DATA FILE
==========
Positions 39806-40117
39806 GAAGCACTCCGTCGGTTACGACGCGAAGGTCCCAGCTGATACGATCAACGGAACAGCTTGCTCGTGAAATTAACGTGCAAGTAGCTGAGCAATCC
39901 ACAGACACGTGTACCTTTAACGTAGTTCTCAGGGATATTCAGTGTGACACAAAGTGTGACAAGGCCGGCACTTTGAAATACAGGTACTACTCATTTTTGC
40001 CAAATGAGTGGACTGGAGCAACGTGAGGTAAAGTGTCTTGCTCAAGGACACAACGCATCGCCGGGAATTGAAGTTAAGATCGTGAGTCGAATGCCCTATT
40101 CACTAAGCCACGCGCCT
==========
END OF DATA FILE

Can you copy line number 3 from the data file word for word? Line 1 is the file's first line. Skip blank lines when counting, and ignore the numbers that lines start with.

39901 ACAGACACGTGTACCTTTAACGTAGTTCTCAGGGATATTCAGTGTGACACAAAGTGTGACAAGGCCGGCACTTTGAAATACAGGTACTACTCATTTTTGC